Image Diagnosis: Perilunate and Lunate Dislocations
Winter 2012 - Volume 16 Number 1
Anterior-posterior (AP) view (Figure 1) demonstrates the distal and proximal carpal rows overlapping, as well as a complete radial styloid fracture. Lateral view (Figures 2 and 3) demonstrates dorsal dislocation of the capitate, whereas the lunate remains articulated with the radius. More often seen in young men in their teens to twenties, rather than children or the elderly, it is a high-energy mechanism that causes wrist hyperextension resulting in perilunate dislocation.1 As seen here, it is more common to see an associated fracture of a carpal bone, such as the scaphoid, or an associated radial or ulnar styloid fracture, rather than a dislocation alone. An estimated 16% to 25% of perilunate dislocations are missed on initial exam, resulting in increased morbidity eventually requiring open reduction with fixation and sometimes salvage repair.1
Lateral view (Figures 4 and 5) demonstrates volar displacement of the lunate. Known as the "spilled teacup sign," the lunate on end resembles a tipped cup. In addition, the capitate is seen dorsal to the lunate. AP view (Figure 6) shows disruption of the greater and lesser arcs with the lunate having a triangular silhouette, know as the "piece of pie" sign.2 Often caused by falling on an outstretched hand, patients will have tenderness to palpation over the dorsum of the wrist and may have sensory deficits in the median nerve distribution. All carpal dislocations require immediate reduction and stabilization, often by an orthopedic surgeon.2 If reduced successfully in the Emergency Department with procedural sedation, consultation with a hand, orthopedic, or plastic surgeon still is advised. Complications include median nerve entrapment and chronic carpal instability.3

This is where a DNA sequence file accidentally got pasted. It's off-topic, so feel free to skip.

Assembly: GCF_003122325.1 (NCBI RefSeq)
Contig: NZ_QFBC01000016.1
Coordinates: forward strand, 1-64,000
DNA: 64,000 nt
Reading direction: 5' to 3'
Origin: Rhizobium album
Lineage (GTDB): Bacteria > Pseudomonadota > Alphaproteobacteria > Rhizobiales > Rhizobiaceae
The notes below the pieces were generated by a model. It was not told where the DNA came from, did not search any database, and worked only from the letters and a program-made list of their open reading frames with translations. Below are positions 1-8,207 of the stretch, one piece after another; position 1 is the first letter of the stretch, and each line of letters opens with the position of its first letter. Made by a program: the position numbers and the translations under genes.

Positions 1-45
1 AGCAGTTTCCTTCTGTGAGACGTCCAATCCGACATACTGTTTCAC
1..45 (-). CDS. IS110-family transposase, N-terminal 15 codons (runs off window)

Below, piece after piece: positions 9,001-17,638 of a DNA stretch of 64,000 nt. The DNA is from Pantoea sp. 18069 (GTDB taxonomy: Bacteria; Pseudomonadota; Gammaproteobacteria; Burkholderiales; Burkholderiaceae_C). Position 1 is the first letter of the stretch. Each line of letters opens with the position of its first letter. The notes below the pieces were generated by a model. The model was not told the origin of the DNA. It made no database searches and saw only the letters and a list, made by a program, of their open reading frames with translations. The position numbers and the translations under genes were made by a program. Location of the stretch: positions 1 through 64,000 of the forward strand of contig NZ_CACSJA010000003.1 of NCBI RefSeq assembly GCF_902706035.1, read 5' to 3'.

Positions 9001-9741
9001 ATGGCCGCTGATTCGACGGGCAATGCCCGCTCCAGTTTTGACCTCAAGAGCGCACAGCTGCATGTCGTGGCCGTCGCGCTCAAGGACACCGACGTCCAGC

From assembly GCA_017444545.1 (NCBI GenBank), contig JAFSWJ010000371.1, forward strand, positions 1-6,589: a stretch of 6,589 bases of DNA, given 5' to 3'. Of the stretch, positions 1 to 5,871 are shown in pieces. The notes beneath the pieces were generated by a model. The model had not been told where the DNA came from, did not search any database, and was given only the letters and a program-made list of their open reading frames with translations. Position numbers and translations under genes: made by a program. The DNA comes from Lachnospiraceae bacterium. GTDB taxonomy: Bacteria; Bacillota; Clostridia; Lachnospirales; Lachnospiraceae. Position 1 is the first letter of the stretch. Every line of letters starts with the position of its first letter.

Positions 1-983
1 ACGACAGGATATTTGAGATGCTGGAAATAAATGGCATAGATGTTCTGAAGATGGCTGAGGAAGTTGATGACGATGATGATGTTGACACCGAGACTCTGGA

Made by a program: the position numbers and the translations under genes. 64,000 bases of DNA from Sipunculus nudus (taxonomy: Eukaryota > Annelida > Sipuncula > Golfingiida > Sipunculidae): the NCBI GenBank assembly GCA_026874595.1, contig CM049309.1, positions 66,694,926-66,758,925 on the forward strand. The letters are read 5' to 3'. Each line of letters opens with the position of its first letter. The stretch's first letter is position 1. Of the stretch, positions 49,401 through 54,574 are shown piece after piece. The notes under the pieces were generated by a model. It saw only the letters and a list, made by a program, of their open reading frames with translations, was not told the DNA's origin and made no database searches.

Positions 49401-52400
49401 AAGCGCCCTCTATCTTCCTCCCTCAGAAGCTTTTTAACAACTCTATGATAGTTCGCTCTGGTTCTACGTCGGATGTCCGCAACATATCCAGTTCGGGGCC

1. Grabow RJ, Catalano L. Carpal dislocations. Hand Clin 2006 Nov; 22(4):485-500; abstract vi-vii.